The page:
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Gene Review

LOC408038  -  beta-keratin

Gallus gallus

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High impact information on LOC408038


Biological context of LOC408038

  • Epidermal-dermal interactions influence morphogenesis and expression of the beta keratin gene family during development of scales in the embryonic chick [4].
  • In vivo phosphorylation studies suggested that an additional three beta keratin polypeptides were present as phosphoproteins [4].
  • However, the present study of beta keratin gene expression during avian epidermal differentiation contributes new information with which to investigate the role of tissue interactions in this process [4].
  • Polyclonal antiserum made against two of the beta keratin polypeptides was used for immunohistochemical and immunogold electron-microscopic analysis of beta keratin tissue distribution [4].

Anatomical context of LOC408038

  • Serial cultivation of chicken keratinocytes, a composite cell type that accumulates lipids and synthesizes a novel beta-keratin [5].
  • Furthermore, we find that the embryonic layers of the skin overlying the anterior metatarsal region of birds homozygous for the mutation "scaleless" (sc/sc), which completely lack scutate scales, produce the same members of the beta keratin family, beta 1-7, as the embryonic layers and beta strata of normal scutate scales [3].
  • The mixed bundles of alpha and beta keratin filaments were closely associated with desmosomes in the lower stratum intermedium and with electron-dense aggregates in the cytoplasm of cells in the outer stratum intermedium [6].
  • In late embryonic stages (25-26 to hatching), beta-keratin occurs only in the upper suprabasal cells, in prekeratinized and keratinized layers, whereas alpha-keratin bundles (tonofilaments) remain only in the lowest layers [7].
  • While the antibody labels a mature form of beta-keratin incorporated in large filaments, the autoradiographic analysis shows that beta-keratin is produced within the first 30 min in ribosomes, and is later packed into large filaments [8].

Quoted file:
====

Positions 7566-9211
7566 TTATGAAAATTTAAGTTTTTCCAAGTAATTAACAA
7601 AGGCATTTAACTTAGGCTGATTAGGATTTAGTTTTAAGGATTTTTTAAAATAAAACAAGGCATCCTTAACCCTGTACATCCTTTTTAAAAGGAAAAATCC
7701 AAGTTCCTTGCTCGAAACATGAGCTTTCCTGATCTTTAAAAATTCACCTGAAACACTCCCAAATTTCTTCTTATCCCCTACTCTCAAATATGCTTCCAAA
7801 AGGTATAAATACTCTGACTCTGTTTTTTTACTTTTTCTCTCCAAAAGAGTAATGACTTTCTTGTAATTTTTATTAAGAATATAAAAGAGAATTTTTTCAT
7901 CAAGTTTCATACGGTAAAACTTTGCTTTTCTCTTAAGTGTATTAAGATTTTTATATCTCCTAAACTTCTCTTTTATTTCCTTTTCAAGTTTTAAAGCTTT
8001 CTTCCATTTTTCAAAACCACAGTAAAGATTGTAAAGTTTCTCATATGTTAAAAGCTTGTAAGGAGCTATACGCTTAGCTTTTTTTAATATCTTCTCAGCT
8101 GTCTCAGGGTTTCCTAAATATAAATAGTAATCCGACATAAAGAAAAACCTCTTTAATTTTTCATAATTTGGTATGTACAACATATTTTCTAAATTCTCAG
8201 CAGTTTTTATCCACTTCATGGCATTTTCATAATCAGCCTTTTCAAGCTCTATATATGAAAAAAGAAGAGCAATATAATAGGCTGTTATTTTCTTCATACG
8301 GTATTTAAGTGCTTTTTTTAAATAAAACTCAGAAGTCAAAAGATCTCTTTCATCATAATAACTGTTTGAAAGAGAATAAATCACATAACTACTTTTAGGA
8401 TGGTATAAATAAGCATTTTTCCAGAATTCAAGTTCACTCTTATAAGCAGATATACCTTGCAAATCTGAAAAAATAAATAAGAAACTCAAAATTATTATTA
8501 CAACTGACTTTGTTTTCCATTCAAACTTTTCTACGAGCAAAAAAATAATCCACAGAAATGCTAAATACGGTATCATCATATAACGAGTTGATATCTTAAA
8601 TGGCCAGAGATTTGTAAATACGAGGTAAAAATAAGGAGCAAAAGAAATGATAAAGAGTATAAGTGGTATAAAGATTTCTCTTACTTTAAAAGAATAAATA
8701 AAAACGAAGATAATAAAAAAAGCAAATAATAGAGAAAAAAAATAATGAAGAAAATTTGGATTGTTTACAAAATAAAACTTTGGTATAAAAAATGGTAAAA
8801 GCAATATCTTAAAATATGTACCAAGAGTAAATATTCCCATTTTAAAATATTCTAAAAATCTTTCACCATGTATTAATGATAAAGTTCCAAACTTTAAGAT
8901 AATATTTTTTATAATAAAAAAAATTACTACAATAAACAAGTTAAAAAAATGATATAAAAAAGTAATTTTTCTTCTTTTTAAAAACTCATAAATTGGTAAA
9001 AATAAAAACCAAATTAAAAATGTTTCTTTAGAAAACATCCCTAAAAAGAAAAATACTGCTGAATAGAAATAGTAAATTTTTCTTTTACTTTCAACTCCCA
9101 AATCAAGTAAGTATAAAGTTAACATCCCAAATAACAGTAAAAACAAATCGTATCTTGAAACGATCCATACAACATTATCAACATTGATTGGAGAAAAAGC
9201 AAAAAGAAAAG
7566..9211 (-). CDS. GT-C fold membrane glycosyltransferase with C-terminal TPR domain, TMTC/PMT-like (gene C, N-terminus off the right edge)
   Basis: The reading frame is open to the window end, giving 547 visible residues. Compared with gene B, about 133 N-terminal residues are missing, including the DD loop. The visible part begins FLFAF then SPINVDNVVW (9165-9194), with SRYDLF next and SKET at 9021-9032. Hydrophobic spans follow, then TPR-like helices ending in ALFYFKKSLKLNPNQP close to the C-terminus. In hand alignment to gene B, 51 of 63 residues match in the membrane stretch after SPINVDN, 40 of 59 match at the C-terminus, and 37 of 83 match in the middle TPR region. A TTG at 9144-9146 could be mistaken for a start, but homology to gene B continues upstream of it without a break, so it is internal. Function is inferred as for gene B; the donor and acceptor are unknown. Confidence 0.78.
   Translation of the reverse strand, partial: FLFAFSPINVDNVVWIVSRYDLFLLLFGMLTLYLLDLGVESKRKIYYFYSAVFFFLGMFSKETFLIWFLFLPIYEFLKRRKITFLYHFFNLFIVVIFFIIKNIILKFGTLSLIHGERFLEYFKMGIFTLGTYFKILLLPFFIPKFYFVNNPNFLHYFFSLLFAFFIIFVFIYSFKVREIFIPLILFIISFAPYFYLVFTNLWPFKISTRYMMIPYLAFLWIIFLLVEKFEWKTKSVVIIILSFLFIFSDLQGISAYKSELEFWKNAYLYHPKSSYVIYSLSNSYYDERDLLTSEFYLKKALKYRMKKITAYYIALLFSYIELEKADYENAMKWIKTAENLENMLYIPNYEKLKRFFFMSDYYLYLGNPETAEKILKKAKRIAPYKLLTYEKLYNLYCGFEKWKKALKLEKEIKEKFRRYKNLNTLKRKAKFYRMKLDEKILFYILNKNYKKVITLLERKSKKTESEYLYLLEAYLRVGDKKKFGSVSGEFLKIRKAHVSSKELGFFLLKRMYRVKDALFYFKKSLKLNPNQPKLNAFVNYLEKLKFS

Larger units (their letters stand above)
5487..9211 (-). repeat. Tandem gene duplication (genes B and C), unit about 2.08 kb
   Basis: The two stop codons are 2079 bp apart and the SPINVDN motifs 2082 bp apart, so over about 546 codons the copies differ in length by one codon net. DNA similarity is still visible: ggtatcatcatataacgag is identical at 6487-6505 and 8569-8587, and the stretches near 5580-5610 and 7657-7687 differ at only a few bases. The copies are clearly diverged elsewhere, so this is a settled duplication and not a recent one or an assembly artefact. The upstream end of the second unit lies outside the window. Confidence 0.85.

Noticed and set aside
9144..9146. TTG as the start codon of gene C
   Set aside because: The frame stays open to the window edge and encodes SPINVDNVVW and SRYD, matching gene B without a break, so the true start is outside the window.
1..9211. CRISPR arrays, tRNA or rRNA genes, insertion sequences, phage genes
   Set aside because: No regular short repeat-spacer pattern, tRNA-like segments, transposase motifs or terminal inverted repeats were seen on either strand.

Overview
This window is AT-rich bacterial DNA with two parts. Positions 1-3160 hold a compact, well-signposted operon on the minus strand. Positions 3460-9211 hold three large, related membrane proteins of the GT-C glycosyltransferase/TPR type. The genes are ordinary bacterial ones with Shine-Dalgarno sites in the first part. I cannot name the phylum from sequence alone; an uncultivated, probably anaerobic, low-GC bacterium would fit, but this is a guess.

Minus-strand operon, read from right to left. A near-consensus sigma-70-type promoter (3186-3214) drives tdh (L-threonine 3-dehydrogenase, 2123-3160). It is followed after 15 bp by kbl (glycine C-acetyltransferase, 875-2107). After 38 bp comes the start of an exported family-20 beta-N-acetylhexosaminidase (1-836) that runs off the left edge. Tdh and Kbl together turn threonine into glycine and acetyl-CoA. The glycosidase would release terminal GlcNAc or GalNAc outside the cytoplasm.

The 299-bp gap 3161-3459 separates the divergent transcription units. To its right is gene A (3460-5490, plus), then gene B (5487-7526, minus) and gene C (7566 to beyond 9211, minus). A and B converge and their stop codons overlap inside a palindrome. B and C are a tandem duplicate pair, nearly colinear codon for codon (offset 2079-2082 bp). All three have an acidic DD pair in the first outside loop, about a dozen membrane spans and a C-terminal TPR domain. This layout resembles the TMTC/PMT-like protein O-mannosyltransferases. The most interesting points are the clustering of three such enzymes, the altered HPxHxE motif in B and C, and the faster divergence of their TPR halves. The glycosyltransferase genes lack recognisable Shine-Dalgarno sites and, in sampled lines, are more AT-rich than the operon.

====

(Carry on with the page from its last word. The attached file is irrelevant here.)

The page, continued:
Associations of LOC408038 with chemical compounds

  • The present observations suggest that both beta-keratin and denser matrix proteins, possibly incorporating histidine, are packed into growing setae [9].
  • Proline incorporation occurs mainly in the growing centers, and is more specifically associated with beta-keratin synthesis [10].
  • Some evidence suggests that at least some proteins contained within beta-keratin filaments are rich in glycine and resemble some keratin-associated proteins present in mammalian corneous derivatives [11].

Analytical, diagnostic and therapeutic context of LOC408038


  1. Specific activation in jun-transformed avian fibroblasts of a gene (bkj) related to the avian beta-keratin gene family. Hartl, M., Bister, K. Proc. Natl. Acad. Sci. U.S.A. (1995) [Pubmed]
  2. Expression of beta keratin genes during skin development in normal and sc/sc chick embryos. Shames, R.B., Sawyer, R.H. Dev. Biol. (1986) [Pubmed]
  3. Region-specific patterns of beta keratin expression during avian skin development. Knapp, L.W., Shames, R.B., Barnes, G.L., Sawyer, R.H. Dev. Dyn. (1993) [Pubmed]
  4. Identification, expression, and localization of beta keratin gene products during development of avian scutate scales. Shames, R.B., Knapp, L.W., Carver, W.E., Sawyer, R.H. Differentiation (1988) [Pubmed]
  5. Serial cultivation of chicken keratinocytes, a composite cell type that accumulates lipids and synthesizes a novel beta-keratin. Vanhoutteghem, A., Londero, T., Ghinea, N., Djian, P. Differentiation (2004) [Pubmed]
  6. Keratinization of the outer surface of the avian scutate scale: interrelationship of alpha and beta keratin filaments in a cornifying tissue. Shames, R.B., Knapp, L.W., Carver, W.E., Washington, L.D., Sawyer, R.H. Cell Tissue Res. (1989) [Pubmed]
  7. Keratinization and ultrastructure of the epidermis of late embryonic stages in the alligator (Alligator mississippiensis). Alibardi, L., Thompson, M.B. J. Anat. (2002) [Pubmed]
  8. Characterization of beta-keratins and associated proteins in adult and regenerating epidermis of lizards. Alibardi, L., Spisni, E., Frassanito, A.G., Toni, M. Tissue & cell. (2004) [Pubmed]
  9. Ultrastructural autoradiographic and immunocytochemical analysis of setae formation and keratinization in the digital pads of the gecko Hemidactylus turcicus (Gekkonidae, Reptilia). Alibardi, L. Tissue & cell. (2003) [Pubmed]
  10. Immunolocalization and characterization of beta-keratins in growing epidermis of chelonians. Alibardi, L., Toni, M. Tissue & cell. (2006) [Pubmed]
  11. Scale keratin in lizard epidermis reveals amino acid regions homologous with avian and mammalian epidermal proteins. Alibardi, L., Dalla Valle, L., Toffolo, V., Toni, M. The anatomical record. Part A, Discoveries in molecular, cellular, and evolutionary biology. (2006) [Pubmed]
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